The new worship location is more convenient to existing and expanded parking; it allows the main gathering space entry to be visible from the road; and it opened the interior worship up to the local street - all critical components to promote growth. The addition doubles the seating of the former worship in a liturgically-designed new sanctuary, provides hospitality in a generous gathering space, creates new offices convenient to the entries and education spaces, including music rehearsal and expanded child care spaces.Read More
The challenge facing this popular non-denominational church was two-fold – how to accommodate a space for meaningful gathering before and after worship services that could also serve as an informal meeting space during the week to community members. The space also needed to be of visual interest from the county highway and give the church a new face to the community. The solution was to design a glass faced space that both feels open and welcoming while also creating distinct zones that are comfortable at the human scale. Elements such as a fireplace, waterwall, display areas, serving counters and furniture were utilized in the space to define gathering areas while maintaining a pathway to worship.
The multi-use space will serve as a third-place meeting option for church and community members. The space will allow Fox River Christian to expand its ministry opportunities throughout the week and create a better Sunday morning experience.Read More
Recognizing a need to accommodate their growth with a long-term vision, Lakeland Community Church engaged GROTH Design Group to develop a master plan for the long-term vision on the site and develop Phase I design documents.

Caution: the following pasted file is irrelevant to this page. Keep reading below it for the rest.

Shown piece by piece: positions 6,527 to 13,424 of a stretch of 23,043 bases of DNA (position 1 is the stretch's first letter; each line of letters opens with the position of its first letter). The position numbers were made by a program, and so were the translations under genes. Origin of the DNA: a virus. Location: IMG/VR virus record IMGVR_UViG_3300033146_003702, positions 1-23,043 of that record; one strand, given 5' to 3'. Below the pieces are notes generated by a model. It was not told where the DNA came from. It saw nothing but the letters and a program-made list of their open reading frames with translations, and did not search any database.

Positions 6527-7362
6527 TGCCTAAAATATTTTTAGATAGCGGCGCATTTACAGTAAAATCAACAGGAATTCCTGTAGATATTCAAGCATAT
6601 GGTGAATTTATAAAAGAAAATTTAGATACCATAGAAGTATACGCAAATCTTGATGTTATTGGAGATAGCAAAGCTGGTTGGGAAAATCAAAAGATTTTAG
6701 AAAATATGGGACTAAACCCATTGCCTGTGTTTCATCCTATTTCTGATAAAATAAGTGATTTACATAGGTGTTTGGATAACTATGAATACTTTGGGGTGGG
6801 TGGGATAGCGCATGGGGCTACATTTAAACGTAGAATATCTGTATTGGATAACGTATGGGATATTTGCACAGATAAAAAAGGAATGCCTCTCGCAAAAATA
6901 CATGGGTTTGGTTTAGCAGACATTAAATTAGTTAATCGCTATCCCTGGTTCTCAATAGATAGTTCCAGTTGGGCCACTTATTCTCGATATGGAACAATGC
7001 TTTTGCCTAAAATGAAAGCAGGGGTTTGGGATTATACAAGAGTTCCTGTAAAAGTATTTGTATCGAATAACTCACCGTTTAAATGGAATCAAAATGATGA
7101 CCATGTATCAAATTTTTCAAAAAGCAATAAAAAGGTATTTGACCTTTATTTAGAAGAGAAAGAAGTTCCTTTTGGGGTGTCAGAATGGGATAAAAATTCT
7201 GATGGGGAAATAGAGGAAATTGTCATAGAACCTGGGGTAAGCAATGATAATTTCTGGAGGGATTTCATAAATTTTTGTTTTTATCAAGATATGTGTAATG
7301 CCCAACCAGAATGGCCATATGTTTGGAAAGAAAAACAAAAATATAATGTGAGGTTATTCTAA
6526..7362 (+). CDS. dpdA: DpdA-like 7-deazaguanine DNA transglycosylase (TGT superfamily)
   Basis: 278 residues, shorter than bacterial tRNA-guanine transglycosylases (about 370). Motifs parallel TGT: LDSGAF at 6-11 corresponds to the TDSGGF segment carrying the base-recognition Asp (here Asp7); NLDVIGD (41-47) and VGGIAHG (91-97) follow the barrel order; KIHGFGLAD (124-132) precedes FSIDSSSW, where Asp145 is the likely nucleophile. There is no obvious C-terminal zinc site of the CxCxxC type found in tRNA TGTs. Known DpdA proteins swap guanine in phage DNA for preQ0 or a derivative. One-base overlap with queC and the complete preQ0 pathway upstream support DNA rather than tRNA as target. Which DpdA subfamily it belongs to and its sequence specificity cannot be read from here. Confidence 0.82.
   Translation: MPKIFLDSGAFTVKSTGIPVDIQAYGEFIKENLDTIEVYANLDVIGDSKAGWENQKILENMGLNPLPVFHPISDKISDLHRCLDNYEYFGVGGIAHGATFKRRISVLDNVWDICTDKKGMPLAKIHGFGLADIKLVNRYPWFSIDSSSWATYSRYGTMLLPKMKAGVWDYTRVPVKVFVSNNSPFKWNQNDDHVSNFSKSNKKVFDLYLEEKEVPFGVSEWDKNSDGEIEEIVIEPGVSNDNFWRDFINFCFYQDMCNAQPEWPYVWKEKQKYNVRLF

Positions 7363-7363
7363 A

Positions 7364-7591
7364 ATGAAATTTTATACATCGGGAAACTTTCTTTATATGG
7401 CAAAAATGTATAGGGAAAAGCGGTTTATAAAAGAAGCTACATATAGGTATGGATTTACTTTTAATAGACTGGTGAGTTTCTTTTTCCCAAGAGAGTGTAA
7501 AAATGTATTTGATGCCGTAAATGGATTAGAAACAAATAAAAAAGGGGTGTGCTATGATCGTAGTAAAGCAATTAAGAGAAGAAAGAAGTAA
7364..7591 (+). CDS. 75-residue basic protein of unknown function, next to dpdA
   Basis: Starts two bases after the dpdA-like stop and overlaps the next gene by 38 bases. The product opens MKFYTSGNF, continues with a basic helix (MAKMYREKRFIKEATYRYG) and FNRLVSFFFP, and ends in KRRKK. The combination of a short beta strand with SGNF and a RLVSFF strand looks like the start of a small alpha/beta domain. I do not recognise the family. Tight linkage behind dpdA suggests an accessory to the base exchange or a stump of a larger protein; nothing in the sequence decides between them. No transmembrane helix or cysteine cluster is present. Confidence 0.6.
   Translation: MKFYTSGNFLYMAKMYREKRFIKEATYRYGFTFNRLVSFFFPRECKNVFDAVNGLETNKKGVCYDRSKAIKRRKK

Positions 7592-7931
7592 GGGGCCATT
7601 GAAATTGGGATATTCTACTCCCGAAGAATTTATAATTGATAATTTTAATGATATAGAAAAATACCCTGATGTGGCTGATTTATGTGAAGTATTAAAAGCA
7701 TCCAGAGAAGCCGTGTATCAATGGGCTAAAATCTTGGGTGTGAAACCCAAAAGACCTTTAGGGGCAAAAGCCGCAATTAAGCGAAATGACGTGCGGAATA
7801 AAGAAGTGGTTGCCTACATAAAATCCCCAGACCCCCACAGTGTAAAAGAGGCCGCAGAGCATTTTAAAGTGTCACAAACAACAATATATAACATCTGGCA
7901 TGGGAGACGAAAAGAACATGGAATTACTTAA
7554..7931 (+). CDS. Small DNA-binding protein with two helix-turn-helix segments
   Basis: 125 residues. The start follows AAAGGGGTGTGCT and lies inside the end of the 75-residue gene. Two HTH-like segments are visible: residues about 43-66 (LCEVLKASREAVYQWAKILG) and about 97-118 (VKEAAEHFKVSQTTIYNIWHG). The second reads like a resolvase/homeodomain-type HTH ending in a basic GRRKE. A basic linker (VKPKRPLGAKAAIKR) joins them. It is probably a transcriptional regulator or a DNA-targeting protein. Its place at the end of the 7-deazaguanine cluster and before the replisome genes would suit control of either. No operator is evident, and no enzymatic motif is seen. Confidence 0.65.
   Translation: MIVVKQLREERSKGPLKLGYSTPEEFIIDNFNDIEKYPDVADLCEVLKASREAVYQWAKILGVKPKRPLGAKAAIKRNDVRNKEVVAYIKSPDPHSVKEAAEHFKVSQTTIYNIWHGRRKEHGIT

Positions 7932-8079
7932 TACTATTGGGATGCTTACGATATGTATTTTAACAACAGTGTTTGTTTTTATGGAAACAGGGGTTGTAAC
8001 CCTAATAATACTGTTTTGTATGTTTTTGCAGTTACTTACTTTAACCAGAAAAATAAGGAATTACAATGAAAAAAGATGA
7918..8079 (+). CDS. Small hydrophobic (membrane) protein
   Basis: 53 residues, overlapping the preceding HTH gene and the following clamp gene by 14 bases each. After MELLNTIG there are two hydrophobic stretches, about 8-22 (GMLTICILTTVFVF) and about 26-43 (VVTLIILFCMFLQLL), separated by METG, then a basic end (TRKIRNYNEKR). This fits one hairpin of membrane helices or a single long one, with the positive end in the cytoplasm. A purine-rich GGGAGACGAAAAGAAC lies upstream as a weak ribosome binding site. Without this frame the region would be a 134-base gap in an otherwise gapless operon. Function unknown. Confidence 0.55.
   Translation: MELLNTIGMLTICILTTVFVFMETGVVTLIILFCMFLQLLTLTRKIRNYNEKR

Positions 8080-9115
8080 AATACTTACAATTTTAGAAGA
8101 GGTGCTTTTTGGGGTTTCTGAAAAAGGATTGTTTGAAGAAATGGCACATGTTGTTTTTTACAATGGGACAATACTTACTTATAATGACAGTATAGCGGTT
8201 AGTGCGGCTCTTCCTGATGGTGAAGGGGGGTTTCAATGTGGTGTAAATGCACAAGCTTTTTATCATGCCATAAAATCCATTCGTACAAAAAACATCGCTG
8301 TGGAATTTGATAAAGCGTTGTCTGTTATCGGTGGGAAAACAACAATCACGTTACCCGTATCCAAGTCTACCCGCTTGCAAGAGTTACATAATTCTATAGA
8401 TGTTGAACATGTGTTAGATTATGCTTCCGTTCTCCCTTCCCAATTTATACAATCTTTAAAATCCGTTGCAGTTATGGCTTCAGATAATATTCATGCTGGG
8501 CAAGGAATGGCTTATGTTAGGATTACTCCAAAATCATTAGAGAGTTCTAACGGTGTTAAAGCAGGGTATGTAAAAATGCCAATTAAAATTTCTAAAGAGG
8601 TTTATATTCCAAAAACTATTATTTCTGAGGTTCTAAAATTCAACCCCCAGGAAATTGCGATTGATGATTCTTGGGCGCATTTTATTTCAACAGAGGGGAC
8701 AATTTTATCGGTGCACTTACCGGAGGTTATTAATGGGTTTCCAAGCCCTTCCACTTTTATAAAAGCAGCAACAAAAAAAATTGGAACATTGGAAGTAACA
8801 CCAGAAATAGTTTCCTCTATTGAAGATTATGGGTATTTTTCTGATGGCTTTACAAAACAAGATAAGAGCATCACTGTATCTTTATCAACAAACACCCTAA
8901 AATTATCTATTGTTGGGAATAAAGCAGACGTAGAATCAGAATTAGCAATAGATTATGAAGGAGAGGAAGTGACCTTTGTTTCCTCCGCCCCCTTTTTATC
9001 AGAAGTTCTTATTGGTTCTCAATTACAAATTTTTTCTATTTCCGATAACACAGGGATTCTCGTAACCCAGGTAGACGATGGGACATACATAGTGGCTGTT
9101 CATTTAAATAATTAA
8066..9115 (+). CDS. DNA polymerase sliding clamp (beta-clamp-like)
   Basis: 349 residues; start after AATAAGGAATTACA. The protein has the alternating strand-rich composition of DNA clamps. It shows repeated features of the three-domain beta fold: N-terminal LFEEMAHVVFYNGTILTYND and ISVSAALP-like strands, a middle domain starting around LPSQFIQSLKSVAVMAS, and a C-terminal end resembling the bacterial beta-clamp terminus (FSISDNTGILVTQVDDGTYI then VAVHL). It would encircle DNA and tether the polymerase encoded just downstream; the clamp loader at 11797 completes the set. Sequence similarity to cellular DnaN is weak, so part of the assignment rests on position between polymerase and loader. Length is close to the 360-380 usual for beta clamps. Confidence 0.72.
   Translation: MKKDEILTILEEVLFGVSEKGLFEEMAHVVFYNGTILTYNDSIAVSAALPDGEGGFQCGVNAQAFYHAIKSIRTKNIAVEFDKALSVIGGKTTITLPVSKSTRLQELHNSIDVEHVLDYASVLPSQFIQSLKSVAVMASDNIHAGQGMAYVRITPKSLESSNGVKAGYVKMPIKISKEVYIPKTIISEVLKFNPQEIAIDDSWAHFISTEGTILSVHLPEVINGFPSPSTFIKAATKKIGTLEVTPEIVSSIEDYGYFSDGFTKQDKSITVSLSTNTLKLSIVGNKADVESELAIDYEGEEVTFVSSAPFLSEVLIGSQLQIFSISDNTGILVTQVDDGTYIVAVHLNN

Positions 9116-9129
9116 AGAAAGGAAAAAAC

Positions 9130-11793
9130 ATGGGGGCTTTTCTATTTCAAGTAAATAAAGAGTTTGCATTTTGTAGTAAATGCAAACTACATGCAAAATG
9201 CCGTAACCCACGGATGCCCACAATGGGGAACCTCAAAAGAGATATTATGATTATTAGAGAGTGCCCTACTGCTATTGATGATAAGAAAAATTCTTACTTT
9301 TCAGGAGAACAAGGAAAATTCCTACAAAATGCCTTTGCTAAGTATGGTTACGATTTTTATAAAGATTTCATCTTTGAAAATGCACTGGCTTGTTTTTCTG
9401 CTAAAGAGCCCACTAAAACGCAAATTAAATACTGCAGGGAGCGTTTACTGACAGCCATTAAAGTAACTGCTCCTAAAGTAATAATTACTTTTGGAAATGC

The Phase I building program includes a new 1,000 person worship space, new gathering and fellowship addition, new office space, large drop-off canopies, and other support spaces. The master plan will expand their children’s ministry and additional support space. A design was developed that accommodates the existing site layout while providing a worship space that will meet their long-term vision.
The scope of the project called for designing a new 750-900 seat Worship and Gathering addition onto a 1950’s Georgian style facility. A key focus for the addition project was providing presence and hospitality into the surrounding community. This is achieved through three design elements: a light-filled tower, an entry portico filled with doors and windows connecting the Gathering and Worship, and a glass-walled ambulatory on the south wall of the Worship.
The liturgical design fans the assembly seating 120 degrees. The chancel design houses a new altar, ambo and font. Adjacent to the chancel, a 1,000 sq. ft. platform suitable for choir and organ performance seats up to 120 musicians.Read More